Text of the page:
Rodney Fields’ grandparents owned and operated a big dairy farm in Hendricks County. His parents took over the farm, and then a bad drought in the ’80s put them out of business. The residential housing boom provided an opportunity to sell off most of the farm land, but farming was a way of life they had grown up with and loved.
“We always had a garden and sold vegetables from a roadside farm stand and provided corn for the stands at the State Fair,” Rodney says.
Now, he and his mom and dad (with the help of a part-time crew) are farming 15 acres, growing a little bit of everything — greens, corn, tomatoes, cantaloupe, watermelon, peppers, and eggplants to name a few. They sell to restaurants, some home delivery services, and at five farmers markets. “We try to provide a wide variety of produce. We bring a lot of unusual items; for example, lots of heirloom tomatoes, cherry tomatoes, peppers and six different types of eggplant.”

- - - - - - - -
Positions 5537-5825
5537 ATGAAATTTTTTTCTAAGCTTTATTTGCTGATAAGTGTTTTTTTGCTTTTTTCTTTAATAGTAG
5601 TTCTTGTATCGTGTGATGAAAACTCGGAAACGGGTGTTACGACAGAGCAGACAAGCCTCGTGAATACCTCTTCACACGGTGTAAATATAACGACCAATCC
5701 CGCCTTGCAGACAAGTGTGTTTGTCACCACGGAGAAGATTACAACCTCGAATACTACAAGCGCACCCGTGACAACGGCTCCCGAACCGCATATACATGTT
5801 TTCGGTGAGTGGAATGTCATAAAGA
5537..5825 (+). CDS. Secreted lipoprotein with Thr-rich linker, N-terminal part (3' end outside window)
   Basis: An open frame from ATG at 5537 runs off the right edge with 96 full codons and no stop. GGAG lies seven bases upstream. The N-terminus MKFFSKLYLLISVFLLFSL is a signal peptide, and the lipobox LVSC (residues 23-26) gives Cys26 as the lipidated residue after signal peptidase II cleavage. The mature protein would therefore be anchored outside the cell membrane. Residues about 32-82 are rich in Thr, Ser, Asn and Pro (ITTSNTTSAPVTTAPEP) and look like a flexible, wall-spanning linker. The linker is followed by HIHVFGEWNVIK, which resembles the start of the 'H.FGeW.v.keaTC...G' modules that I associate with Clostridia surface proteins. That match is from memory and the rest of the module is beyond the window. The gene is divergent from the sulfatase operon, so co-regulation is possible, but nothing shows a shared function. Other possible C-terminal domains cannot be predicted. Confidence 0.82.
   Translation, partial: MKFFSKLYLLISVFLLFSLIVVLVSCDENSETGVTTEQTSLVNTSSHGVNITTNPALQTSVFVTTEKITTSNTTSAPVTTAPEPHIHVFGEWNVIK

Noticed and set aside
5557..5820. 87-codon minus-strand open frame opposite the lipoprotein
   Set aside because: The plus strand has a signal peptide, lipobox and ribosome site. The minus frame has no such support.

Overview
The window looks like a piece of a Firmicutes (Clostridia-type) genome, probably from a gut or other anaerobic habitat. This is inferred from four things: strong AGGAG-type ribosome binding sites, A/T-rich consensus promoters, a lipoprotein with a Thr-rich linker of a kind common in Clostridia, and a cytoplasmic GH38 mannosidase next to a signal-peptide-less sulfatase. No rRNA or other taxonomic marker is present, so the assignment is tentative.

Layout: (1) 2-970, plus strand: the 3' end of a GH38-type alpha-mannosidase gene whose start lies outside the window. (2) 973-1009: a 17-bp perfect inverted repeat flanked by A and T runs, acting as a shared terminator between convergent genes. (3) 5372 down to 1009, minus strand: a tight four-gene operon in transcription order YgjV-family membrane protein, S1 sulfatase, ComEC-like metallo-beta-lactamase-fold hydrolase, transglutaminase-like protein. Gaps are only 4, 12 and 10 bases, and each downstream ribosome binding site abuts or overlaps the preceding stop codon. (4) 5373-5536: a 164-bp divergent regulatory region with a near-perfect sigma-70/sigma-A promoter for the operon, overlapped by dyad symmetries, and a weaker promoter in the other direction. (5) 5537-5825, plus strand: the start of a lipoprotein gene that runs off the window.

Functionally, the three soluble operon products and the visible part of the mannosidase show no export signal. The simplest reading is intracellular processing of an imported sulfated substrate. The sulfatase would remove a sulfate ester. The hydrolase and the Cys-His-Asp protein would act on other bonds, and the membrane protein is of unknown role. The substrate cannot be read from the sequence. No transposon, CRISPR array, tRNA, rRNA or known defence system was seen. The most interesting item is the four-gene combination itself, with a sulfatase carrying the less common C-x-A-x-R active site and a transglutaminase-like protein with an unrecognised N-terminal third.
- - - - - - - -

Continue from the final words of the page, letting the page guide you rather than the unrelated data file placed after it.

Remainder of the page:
The Fields family has been part of the Broad Ripple Farmers Market for about ten years now, providing locally grown produce at their booth. The three of them are keeping very busy with all of their farming endeavors, but I have the feeling they wouldn’t want it any other way. This is how many farm families are carrying on the tradition of living on and from the land and continuing a lifestyle they love.